Once one of these begins, it may last from several hours or can be as short as about 10 minutes, if it is a second or third one in a row.

It takes about 15 to 30 minutes to many hours to come out of it enough to move a little and attempt speech, though usually several days to fully recover. I am always left with lingering weakness for many hours that can linger into days. Speaking is difficult. Walking is difficult. My arms and hands come back sooner than my legs. I begin to get feeling back in my body. I can move my lips. I begin to breath thru my nose again. It is difficult to speak or move but it gradually comes back. Speech is very difficult; my lips don’t want to move. My tongue is difficult to move. I will suddenly have an urgency to urinate. If, at this point, I get help to the bathroom, I am like a rag doll, especially my legs. My arms flail, like a child just learning to stand and walk; balancing herself. 

For many hours, I remain too weak to do much of anything but sit up in bed or sit in a recliner. I must use my walker or a wheelchair.

I do not know what brings on or triggers these attacks/episodes (we know now). I know that sleep has something to do with some of them, but not all of them. I know that sometimes, when I wake up during the night with an urgency to urinate, I am coming out of one, because I have all of the symptoms previously discussed. My arms and hands and legs are numb and feeling is just coming back. My mouth is tight and dry. Walking is difficult.” (May 28, 2010)

After that time, my episodes got increasingly worse and have lasted up to 7 hours. I have severe issues with blood pressure fluctuation, heart rate fluctuation, arrhythmia, including long QT interval heartbeats, choking, and breathing difficulties. I must do everything I can to avoid them and now I do have some relief from these major attacks.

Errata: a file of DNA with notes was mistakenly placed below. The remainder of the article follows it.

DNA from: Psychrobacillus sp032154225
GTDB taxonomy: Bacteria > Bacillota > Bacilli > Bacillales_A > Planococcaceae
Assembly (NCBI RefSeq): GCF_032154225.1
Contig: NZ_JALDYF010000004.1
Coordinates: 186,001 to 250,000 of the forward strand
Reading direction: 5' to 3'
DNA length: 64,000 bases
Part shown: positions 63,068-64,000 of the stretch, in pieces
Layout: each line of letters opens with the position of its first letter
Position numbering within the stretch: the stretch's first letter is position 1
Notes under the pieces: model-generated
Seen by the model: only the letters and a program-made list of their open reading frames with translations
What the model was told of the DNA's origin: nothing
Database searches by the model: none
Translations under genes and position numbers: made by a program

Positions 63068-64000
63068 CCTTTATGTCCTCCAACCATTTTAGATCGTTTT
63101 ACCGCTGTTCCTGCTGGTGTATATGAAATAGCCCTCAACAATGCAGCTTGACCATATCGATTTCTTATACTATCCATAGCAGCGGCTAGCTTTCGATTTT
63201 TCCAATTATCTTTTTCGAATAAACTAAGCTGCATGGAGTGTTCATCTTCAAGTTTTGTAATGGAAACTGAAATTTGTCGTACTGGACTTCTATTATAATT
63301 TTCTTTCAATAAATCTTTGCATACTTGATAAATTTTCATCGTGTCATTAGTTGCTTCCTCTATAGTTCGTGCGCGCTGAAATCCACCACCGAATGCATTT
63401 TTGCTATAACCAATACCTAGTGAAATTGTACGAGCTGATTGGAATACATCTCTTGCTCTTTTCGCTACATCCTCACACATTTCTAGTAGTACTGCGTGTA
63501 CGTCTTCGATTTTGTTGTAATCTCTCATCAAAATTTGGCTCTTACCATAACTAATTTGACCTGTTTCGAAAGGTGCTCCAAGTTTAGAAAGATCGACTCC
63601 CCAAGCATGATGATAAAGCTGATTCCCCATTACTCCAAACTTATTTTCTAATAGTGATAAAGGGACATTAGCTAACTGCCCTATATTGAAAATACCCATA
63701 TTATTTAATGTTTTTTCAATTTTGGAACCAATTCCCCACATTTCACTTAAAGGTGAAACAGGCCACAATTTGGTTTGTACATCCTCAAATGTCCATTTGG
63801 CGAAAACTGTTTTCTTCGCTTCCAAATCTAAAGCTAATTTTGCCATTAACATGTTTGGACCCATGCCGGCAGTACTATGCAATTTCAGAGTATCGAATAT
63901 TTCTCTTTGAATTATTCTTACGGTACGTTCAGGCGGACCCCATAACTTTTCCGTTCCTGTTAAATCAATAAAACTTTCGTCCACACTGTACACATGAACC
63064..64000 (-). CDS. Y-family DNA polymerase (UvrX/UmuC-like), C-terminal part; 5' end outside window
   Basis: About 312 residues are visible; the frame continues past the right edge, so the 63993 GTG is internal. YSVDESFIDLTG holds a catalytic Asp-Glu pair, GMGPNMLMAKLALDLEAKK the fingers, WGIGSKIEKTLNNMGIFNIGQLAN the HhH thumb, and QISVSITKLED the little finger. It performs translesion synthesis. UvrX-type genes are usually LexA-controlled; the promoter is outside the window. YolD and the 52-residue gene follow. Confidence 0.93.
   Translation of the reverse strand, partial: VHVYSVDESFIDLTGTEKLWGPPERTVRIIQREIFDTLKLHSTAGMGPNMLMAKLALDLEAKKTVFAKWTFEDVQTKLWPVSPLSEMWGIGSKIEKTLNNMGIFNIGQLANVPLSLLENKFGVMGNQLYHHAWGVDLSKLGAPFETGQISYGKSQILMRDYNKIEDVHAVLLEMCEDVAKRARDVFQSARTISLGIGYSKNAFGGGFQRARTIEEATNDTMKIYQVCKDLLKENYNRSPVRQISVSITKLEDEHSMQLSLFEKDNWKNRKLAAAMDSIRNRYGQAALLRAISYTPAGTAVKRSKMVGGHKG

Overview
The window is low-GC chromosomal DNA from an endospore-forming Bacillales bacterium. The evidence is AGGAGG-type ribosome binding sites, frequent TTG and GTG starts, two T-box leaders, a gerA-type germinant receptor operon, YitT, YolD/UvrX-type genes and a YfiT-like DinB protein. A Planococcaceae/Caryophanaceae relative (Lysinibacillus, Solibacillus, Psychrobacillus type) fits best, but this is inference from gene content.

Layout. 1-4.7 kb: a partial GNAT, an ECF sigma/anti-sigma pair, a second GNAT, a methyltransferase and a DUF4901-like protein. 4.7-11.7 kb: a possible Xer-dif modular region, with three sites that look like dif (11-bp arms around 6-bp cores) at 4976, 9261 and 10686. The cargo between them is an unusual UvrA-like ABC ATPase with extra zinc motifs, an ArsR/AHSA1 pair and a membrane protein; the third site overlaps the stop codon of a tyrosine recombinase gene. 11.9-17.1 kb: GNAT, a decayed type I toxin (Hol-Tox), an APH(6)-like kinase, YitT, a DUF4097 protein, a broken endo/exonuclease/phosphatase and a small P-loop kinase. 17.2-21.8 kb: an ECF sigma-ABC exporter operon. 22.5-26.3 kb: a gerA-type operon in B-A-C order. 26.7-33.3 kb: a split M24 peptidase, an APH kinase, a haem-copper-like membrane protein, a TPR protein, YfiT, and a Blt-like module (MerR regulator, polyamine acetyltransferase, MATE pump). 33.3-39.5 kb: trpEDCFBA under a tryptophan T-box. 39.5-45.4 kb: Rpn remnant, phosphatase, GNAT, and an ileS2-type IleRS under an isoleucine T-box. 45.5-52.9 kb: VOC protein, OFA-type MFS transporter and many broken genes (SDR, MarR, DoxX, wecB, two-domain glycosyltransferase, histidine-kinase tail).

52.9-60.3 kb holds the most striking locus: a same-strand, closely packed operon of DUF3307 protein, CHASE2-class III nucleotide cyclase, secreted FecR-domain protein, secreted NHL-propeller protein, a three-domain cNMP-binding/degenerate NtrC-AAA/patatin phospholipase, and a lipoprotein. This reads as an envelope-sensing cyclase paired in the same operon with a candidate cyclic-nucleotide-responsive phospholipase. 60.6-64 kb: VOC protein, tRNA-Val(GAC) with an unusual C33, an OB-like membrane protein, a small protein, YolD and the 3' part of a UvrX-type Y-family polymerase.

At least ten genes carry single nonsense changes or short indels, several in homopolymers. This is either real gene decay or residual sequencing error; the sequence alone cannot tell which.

We have discovered ways to reduce the number and severity of the episodes. We share this with our members and it is included in our books. The following is a quick overview and will be discussed in depth on another day:

We do this by a recommendation of evaluating our medications (most make it worse and create horrible life-threatening complications and even death), knowing if we have high or low potassium issues, monitoring our vitals, eating a diet based on our type of PP, discovering our triggers, getting enough rest, learning to relax, ensuring proper hydration, maintaining a moderate environment, learning our exercise limitations, using possible supplements, obtaining friend and family support, and seeking our own mental well being based on education and understanding of the condition and how it affects us.

Despite doing all of this, we still find ourselves in abortive attacks for periods of time. Abortive attacks are periods of extended time anywhere from hours, days, weeks or months in which some individuals are totally debilitated by extreme muscle weakness without going into full paralysis. The previously described common symptoms may begin but the full attack or total paralysis may not occur. The person is left with severe weakness and other symptoms such as extreme fatigue.  It is difficult to do anything physically and it also can affect cognition abilities, such as memory, thought processing and speech and some become very fragile emotionally. The individual may want to sleep and may have no appetite.

In my own case the abortive attacks are totally debilitating and actually worse than the episodes of paralysis. When I am in them, I wish I could slip into paralysis and get it “over with”. I have experienced no worse feelings of weakness and helplessness in my life other than being in a full body state of paralysis.

I have included a slide show of an episode I experienced a few years ago. I also have videos of a few and will share if someone is interested in seeing a full-body episode of Periodic Paralysis.

Until later…